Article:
How to Model: 7 Expert Tips for Becoming a Model

Do you have what it takes to be a model? Aaron Newbill, Director of Scouting for Ford Models, gives his tips for aspiring models.

By Diana Vilibert

September 10, 2010 4:59 PM
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Chris Moore/Catwalking
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1. Do Your Research

Aaron says the biggest mistake that aspiring models make is "not doing the research beforehand." Not sure where to start? Aaron suggests that "One should check to see who is reputable first, length in the buisness, and who an agency represents." Look for an agent by flipping through your favorite magazine spreads and making a note of which agency represents the models you like. If you're looking into a smaller agency, do some internet research before giving them a call to make sure they have a good reputation in the industry.
runway model
Karl Prouse/Catwalking
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2. Be Prepared

"Classes can be helpful to individuals in terms of self confidence and comfort with aspects of the business," says Aaron, though he emphasizes that classes are by no means a prerequisite. Consider the option if you feel like you have something that's holding you back, lack knowledge of the industry, or if you're in need of a confidence boost. And like with any job, read up on the agency you're interviewing with, including past and present models signed with them and company news.
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Pascal Le Segretain
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3. Make Your Portfolio Picture-Perfect

Your book, or modeling portfolio, is your resume, so make sure that it's in tip-top shape before you schedule interviews or auditions or attend an open-call. "A great portfolio is a relative concept; after all, you cant please every client all the time," Aaron says, but make sure that your book has enough variation that an agency can see your potential. Aaron says, "The basis of a good book should show a model who is comfortable in front of the camera, one who has a range of expression and movement." Less is more: "As to length, a few great pictures can look better than a long book of fluff." Think of your portfolio as a story that you're telling to a prospective agency — a short story. "A flow to the book is important — after all you want to get and keep the client's attention," Aaron says.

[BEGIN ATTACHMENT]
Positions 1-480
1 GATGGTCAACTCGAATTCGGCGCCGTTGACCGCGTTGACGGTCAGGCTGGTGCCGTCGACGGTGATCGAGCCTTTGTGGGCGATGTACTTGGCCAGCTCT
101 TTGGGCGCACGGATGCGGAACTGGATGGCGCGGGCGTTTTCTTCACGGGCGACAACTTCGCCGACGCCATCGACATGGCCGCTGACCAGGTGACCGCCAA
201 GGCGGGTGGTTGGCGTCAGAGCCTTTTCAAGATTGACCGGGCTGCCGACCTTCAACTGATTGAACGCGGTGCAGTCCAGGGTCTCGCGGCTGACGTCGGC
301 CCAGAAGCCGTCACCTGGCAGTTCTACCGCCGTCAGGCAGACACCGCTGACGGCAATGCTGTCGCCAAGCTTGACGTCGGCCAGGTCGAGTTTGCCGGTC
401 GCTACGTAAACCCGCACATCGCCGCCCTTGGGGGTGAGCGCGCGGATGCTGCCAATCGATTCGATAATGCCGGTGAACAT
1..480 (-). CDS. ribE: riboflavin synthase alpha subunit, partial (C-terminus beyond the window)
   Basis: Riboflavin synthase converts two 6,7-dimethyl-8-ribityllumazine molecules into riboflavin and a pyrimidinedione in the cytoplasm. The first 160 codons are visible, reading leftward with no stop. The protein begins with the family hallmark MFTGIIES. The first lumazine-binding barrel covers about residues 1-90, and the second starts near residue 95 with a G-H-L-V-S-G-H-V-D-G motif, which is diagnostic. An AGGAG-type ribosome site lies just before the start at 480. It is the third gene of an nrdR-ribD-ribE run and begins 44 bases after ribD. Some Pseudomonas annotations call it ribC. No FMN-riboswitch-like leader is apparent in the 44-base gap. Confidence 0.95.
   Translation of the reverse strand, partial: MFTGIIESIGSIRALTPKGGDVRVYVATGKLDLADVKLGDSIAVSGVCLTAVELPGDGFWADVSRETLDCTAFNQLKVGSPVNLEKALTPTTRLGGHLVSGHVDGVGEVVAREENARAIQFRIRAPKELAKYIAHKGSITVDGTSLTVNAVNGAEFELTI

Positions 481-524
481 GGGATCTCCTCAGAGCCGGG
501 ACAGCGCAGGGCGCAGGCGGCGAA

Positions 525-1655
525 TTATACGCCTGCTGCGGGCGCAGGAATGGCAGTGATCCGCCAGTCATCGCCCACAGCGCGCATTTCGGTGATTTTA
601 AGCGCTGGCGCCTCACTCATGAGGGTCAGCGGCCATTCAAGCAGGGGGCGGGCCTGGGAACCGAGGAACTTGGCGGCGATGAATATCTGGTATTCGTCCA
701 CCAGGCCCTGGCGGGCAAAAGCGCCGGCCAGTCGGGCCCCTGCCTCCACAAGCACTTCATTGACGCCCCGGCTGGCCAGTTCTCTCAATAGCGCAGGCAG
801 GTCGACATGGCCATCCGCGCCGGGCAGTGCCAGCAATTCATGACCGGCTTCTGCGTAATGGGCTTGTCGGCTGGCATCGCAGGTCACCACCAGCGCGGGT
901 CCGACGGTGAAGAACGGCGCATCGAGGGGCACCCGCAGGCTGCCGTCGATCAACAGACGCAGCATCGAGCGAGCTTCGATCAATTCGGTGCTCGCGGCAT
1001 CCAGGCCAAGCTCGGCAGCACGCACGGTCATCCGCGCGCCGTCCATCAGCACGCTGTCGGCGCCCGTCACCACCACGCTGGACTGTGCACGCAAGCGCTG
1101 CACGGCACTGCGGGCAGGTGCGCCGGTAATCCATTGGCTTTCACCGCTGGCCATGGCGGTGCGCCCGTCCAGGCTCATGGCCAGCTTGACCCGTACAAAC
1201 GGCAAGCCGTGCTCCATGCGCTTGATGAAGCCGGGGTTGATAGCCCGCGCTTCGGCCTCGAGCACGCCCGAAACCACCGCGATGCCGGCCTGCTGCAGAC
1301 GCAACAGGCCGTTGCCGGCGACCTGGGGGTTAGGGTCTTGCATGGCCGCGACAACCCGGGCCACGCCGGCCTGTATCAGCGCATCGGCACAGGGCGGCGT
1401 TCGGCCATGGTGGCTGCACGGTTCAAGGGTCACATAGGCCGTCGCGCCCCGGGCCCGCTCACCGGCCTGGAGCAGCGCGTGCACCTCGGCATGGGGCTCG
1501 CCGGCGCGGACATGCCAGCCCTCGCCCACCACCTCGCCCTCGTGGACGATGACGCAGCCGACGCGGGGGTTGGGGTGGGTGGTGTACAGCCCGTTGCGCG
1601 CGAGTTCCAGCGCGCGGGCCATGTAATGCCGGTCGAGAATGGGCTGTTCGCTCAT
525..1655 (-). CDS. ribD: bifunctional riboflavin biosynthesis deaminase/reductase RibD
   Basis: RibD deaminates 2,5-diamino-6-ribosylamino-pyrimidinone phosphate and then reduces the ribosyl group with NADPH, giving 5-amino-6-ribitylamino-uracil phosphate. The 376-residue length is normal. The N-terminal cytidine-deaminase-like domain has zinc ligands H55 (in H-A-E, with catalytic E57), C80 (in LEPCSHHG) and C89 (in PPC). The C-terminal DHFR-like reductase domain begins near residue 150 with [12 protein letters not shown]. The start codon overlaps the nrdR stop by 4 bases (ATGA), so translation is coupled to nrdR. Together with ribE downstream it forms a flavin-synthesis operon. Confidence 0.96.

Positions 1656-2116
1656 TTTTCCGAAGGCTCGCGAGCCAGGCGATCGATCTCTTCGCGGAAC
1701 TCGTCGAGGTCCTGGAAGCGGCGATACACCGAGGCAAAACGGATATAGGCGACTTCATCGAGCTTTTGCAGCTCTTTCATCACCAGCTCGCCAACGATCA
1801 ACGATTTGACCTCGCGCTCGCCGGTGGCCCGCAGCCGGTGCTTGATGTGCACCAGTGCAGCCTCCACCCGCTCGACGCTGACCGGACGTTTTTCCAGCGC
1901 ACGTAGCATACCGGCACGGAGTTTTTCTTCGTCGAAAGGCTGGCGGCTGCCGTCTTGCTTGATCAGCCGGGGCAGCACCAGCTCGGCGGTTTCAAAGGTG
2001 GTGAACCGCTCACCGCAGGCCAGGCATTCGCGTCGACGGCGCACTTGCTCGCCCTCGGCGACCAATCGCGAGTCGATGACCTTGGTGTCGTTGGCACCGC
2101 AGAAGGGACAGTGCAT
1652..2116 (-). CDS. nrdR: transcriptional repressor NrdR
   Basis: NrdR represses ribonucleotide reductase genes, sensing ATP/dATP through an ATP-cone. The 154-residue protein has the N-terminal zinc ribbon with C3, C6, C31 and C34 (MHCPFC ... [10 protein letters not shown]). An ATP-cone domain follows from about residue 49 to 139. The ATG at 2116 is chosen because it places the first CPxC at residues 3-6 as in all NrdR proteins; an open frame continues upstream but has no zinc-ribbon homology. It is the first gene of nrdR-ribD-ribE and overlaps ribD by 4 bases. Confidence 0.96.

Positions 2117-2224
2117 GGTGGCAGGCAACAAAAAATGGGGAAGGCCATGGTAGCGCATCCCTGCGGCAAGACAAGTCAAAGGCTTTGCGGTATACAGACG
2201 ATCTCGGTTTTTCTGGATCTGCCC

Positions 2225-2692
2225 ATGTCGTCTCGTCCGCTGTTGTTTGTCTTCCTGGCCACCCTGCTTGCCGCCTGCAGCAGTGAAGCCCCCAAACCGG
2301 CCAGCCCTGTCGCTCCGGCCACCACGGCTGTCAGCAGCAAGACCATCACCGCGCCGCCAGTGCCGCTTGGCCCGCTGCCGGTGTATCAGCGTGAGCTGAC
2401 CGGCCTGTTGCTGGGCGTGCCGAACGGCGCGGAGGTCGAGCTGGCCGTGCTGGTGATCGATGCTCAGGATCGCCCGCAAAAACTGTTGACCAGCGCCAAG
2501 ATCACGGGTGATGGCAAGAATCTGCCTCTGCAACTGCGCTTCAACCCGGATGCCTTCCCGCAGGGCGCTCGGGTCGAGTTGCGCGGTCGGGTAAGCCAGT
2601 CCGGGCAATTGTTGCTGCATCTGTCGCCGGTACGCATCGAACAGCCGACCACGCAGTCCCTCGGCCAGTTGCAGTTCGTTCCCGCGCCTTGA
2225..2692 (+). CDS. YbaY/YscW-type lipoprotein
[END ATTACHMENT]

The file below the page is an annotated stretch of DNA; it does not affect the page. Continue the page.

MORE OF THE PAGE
runway model
Karl Prouse/Catwalking
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4. Be Yourself

So you've booked a meeting with an agent — now what? Resist the temptation to paint on new eyebrows or shop for a new outfit before your interview. Aaron says, "I always say "come as you are.' If you have a quirky look or style naturally, work that! Don't be concerned about changing who you are to impress an agency. When meeting prospective models we prefer to see them as they are: no makeup, natural hair, and their personality." Leave the flowing maxi-dress at home and keep your outfit simple: "Body-conscious clothing like skinny jeans and a tank are good so we can see the body."
Karl Prouse/Catwalking
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5. Smile for the Camera

In addition to your portfolio, bring some casual shots as well. "When we meet with prospective models we ask to see a couple of snapshots or Polaroids," Aaron says. "A simple headshot, bodyshot, profile, and a smile is good." Keep your clothes simple so they don't distract from your shape and face, and play around with different poses and facial expressions.
Slaven Vlasic
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6. Speak Up

Personality is key, so sit up straight and spit out that gum! Aaron says, "An outgoing personality is always a standout." They're looking for models who are "able to express themselves and not be nervous or shy. A feeling that modeling is something they want to do, rather than something they are being pushed into is key." He says that "the models that do well are confident, ambitious, and have a certain humbleness about the fact that being genetically gifted is what got them in the business," says Aaron. "In the end this is a business and respect and professionalism is really important." Arrive for your audition or interview early and ready — no scrambling to rearrange your book in the elevator!
Kristy Sparow
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7. Read Before Signing on the Dotted Line

If you've impressed the agency enough to get an offer, take a deep breath before doing a celebratory dance and signing a contract. "Do not sign anything without reading first!" Aaron says. "Do your research, and just go with what your gut tells you." Make sure any questions you have about your contract are answered and clarified before you sign.
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